Steelers News

George Pickens Open To Expanded Route Tree: ‘Whatever They Want Me To Do’

Pittsburgh Steelers rookie wide receiver George Pickens has caught 36 passes for 510 yards and two touchdowns, plus a two-point conversion, through the first six games of his career. He’s off to a pretty good start, but there’s plenty of meat on the bone. Meat the team is only starting to get to as his rookie year progresses.

You see, more than just about any other starting wide receiver in the NFL this season, Pickens has been largely asked to be a one-trick pony. Nobody with comparable playing time has run a higher percentage of go route. And he’s been almost exclusively used on the outside for most of the season, but they’ve been mixing it up more and more, ever so slightly, as the year drags on. And he’s here for it.

“Just whatever the play call [is]. I mean, I play outside receiver so most of my catches are gonna be close to the sideline or on the outside”, he told reporters on Friday. “But whenever I got a chance to break across the middle—whatever the play is, whatever they want me to do, if it’s across the middle, then yeah, I’ll do it”.

He’s still playing outside almost exclusively, but we have been seeing his route tree fleshed out more and more, and we’re starting to see him get targeted more in those opportunities. His critical conversion on 3rd and 9 on the first play of the fourth quarter on Monday, for example, came on a crossing route from outside the numbers.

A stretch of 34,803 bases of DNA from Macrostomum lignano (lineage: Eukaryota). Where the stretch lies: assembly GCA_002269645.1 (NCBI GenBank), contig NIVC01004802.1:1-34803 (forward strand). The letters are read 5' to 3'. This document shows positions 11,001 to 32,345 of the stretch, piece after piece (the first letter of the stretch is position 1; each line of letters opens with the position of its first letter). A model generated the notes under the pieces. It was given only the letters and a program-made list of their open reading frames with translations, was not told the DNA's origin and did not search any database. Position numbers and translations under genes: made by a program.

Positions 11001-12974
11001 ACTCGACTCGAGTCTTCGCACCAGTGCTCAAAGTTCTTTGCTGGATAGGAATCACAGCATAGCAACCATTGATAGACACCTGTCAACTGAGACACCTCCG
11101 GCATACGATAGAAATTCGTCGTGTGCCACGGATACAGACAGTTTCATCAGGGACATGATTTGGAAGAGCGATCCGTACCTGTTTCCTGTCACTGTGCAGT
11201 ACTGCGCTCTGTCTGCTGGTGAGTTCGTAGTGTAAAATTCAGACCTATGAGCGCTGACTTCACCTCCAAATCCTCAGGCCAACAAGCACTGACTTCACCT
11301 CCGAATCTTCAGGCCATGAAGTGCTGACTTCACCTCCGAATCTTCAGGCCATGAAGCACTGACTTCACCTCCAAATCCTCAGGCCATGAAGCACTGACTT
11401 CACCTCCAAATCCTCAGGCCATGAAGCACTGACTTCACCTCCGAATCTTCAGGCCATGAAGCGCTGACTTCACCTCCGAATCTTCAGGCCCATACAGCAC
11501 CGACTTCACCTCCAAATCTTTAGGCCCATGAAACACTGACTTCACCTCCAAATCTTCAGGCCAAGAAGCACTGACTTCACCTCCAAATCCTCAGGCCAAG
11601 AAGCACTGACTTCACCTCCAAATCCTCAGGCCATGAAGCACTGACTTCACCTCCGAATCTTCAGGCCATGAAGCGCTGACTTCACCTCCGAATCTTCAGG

It wasn’t the most elegant route I’ve ever seen, but he did a nice job of creating enough separation off the stem of the route to give Kenny Pickett a window to throw into. Alex Kozora talked about that route and other developments in his game in a video post earlier in the week.

There is no question that Pickens has been an exciting player as a rookie for the Steelers. I do think it’s important to acknowledge the areas of his game that are in need of growth, however, and we shouldn’t just accept that that growth is going to happen. Just look at where Chase Claypool is now, and JuJu Smith-Schuster.

The pure talent is undeniable. He’s had a couple of disappointing drops this year, but some of the catches he has made have been remarkable and have spurred conversations about some of the best catches ever made.

But being a great wide receiver is ultimately about doing all of the little things consistently on a play-to-play basis and being able to do just about everything. Pickens is still limited and still has some rough edges. They’re starting to be sanded down, but the jury is out on whether or not he will become a complete receiver. At least his attitude indicates that he welcomes the challenge.

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